Andy Rubin's next Google moonshot project: Robots
The former Android leader is in charge of one of Google's "moonshots," an effort to use robots to free humans from drudgery.
When Andy Rubin handed, the about what Rubin would be doing next for Google.
Now we know: robots.
In an interview with The New York Times on Wednesday, Rubin said his robotics project is at the heart of one of Google's long-term, big-deal "moonshot" programs that also have included self-driving and Google Glass.
"Like any moonshot, you have to think of time as a factor. We need enough runway and a 10-year vision," Rubin said.
Google has acquired seven robotics companies to get a head start, but at least for now, the scope is relatively limited, focusing on manufacturing, the Times reported.
Still, Chief Executive Larry Page wasn't afraid to raise expectations about Rubin's work. "His last big bet, Android, started off as a crazy idea that ended up putting a supercomputer in hundreds of millions of pockets. It is still very early days for this, but I can't wait to see the progress," Page said in a Google+ post.
Manufacturing is an industry where robots already become a major presence; robots weld car frames and precisely place windshields, for example. But as evidenced by the splash Amazon made Sunday by revealing its plans for , there's a lot more that can be done with technological automation.
As with some other Google moonshots, the project combines both hardware and software. Silicon Valley's decades of history began with hardware makers and shifted gradually to software companies, but Google has become a company that handles both, building its own servers and data centers and Motorola phones and writing its own software. Handling both bits and atoms can be helpful when it's time to pioneer a new industry where neither the hardware or software are mature.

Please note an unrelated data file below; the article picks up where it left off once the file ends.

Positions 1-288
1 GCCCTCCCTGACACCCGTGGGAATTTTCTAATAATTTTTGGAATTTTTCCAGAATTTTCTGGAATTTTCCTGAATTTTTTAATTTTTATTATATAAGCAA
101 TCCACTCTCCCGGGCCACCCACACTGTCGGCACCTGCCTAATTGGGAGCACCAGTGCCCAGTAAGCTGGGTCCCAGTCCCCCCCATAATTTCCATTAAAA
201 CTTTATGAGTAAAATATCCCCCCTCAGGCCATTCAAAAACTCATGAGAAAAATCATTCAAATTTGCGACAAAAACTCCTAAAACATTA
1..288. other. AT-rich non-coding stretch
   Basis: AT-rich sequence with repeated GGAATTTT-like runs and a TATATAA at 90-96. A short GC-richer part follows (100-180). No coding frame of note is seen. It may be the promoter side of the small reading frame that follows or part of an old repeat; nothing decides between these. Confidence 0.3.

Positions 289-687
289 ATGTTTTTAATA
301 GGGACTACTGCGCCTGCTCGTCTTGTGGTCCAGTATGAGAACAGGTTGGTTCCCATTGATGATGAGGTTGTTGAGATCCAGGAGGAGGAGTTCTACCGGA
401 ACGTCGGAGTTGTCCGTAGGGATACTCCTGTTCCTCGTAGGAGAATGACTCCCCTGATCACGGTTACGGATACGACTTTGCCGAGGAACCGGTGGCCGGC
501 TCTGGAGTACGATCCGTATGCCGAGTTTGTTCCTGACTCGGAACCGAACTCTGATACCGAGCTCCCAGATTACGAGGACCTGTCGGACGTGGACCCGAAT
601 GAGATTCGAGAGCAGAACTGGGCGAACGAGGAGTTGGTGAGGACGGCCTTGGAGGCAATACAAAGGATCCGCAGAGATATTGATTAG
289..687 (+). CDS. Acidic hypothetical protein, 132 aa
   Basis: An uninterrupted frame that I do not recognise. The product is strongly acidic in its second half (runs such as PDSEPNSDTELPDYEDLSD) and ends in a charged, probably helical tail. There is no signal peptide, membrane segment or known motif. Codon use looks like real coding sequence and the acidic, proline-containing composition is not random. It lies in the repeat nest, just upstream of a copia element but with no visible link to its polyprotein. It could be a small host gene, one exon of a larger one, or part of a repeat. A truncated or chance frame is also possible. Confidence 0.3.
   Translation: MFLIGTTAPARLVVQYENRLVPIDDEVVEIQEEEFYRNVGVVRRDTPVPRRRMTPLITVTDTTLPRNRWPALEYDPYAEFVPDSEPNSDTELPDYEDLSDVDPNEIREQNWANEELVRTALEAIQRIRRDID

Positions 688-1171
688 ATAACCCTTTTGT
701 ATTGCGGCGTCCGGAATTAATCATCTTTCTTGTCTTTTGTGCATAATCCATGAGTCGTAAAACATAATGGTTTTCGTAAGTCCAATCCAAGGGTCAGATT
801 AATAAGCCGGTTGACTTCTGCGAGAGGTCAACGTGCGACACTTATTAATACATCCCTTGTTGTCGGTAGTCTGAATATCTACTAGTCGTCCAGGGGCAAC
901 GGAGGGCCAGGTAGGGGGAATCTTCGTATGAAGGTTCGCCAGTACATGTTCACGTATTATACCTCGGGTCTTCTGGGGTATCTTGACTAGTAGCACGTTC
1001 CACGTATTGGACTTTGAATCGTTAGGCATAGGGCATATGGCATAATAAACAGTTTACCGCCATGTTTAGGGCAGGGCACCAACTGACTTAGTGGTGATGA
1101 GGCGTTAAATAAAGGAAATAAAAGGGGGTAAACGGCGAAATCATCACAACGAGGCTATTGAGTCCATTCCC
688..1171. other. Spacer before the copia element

"We're building systems, so one team will be able to understand the whole stack," Rubin told the Times.
The companies that Google has acquired include Schaft, a team of former Tokyo University roboticists making a humanoid robot; Industrial Perception, a startup focusing on computer vision and robots that can load and unload trucks; Meka, which makes robotic manipulators intended to work side by side with humans; Redwood Robotics, a maker of robotic arms; Bot & Dolly, whose robotic arms are used in cinema, including the movie "Gravity"; a sister company called Autofuss; and Holomni, which makes powered caster wheels that can drive vehicles.
Using robots to assemble electronics, package products, and move products through warehouses could be a big deal economically, as the legions of Foxconn smartphone assemblers and Amazon packers can attest. Those jobs already are about as close as you can get to being cogs in a machine. Freeing those workers, of course, would mean they'd have to find work elsewhere -- a common plight in the history of technology.
But don't be surprised if Google has grander ambitions for robotics than manufacturing, packaging, and transportation. Google likes to apply technology where it can make a difference, but it also has a history of trying to be a direct force in consumers' lives, as in projects like search, Android, and self-driving cars. So maybe one day a Google robot will walk out the factory and warehouse doors and into the wider world.